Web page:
Melanie Butler asks Steve Phillips about his new role as Eurocentres head of UK schools
NATURAL FIT Steve Phillips (far left) with staff at the head office of top-performing chain Eurocentres, according to BC inspectors (Courtesy Eurocentres)
Last time we spoke you were running the ELT section of a university, and now you are running a chain of UK language schools. From a personal point of view, what made you want to change?
Actually I wasn’t looking to change, I was enjoying immensely the role at Regent’s [Regent’s University London]. I was very much on board with their commitment to languages and culture and how they wanted to integrate that into their main suite of degree programmes.
However, this opportunity arose at Eurocentres and it seemed a natural progression to move to an organisation with a global presence. I was aware of Eurocentres mostly because of their Ielts test centres, but I was attracted initially by their non-profit charitable status. I have always been in the non-profit sector – it’s more of a natural fit for me. Even working in the 1990s in Russia, when there was money to be made, I settled at Moscow State Linguistic University and the Soros Foundation, both non-profit. The non-executive work I do for English UK (vice-chair and chair of the enterprises board) is also a part of this fit. English UK aims to advance the education of international students in the English language. Eurocentres takes that global, not only with English but with other languages and cultures.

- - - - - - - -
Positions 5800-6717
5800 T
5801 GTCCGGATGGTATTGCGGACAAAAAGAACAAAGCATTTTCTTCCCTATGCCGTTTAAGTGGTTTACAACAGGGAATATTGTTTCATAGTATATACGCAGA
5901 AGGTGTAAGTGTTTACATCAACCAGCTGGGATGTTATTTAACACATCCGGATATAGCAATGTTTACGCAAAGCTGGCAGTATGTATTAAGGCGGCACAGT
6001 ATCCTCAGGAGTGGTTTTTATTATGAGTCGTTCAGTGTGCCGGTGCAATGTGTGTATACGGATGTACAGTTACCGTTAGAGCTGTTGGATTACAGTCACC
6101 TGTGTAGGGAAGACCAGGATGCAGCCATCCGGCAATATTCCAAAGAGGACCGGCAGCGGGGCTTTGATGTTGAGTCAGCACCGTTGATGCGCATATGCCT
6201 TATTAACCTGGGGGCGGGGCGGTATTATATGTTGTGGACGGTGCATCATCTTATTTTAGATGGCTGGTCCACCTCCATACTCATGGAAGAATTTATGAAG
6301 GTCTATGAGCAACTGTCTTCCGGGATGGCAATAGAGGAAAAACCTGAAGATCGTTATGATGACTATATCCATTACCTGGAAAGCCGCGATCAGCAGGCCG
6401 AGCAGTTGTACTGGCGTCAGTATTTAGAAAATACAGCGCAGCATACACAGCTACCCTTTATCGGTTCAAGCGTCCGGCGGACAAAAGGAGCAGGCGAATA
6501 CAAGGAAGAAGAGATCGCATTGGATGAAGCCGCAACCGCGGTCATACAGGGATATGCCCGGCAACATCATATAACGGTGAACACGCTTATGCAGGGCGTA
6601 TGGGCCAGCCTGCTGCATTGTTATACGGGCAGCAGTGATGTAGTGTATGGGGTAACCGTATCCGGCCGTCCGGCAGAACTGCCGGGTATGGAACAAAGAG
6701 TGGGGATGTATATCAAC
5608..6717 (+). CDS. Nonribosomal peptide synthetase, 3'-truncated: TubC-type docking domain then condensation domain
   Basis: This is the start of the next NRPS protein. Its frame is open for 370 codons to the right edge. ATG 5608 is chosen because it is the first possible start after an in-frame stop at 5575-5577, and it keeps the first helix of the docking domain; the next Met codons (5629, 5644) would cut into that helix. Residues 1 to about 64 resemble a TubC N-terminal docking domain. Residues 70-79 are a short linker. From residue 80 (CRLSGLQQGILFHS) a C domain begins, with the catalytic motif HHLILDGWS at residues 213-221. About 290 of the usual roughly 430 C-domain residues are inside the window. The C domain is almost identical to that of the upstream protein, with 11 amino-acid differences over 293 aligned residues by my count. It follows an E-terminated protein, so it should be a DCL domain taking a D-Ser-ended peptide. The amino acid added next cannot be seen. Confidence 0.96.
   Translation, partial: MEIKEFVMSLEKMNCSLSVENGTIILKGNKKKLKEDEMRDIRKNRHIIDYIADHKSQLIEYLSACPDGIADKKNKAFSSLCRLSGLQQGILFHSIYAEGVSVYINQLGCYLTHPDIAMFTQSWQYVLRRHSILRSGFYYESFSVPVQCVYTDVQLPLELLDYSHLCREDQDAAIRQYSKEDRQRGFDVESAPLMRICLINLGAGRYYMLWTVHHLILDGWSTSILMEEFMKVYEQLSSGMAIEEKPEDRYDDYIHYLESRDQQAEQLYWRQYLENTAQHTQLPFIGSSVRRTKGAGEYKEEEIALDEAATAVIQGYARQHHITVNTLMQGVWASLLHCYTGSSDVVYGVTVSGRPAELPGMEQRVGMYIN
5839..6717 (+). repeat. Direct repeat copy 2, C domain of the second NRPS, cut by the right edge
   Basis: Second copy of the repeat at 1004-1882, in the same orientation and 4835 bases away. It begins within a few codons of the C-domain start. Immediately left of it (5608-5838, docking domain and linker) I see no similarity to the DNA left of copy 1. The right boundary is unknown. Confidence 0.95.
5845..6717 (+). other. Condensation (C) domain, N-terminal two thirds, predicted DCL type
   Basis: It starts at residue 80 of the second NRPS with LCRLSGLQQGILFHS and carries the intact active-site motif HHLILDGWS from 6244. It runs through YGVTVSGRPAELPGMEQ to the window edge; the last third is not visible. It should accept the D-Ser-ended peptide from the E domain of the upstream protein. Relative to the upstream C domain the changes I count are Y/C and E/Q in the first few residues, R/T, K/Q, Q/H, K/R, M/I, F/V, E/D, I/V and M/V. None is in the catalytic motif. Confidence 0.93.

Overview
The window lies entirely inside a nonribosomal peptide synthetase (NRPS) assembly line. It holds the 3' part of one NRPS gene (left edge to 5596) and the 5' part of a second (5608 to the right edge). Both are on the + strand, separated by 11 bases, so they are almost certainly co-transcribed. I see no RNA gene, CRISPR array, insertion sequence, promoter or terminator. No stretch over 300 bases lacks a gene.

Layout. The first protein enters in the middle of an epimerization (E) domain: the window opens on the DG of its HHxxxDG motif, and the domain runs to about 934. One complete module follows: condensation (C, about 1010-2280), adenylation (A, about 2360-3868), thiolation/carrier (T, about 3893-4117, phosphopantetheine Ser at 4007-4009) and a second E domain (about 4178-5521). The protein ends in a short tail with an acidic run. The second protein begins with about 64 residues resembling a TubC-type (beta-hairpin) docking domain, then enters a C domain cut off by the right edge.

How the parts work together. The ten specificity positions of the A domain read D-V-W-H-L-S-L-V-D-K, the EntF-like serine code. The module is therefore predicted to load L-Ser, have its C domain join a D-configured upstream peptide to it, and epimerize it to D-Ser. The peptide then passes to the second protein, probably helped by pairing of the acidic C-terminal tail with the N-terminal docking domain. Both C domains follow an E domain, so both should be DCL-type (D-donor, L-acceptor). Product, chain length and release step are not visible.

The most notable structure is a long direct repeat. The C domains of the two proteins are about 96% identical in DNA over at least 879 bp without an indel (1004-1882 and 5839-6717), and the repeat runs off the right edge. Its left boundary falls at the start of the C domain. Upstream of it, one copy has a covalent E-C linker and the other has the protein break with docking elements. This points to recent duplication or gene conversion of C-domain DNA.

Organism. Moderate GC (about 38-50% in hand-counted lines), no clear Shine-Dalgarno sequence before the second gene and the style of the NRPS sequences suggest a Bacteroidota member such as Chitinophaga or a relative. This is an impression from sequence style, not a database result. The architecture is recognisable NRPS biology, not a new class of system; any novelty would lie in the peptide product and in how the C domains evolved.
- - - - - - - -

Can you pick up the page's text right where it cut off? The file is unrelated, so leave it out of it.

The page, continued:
Eurocentres has soared up the Centre of Excellence league tables and is the highest-ranking chain based on an analysis of the British Council inspection reports. What is the secret of your success?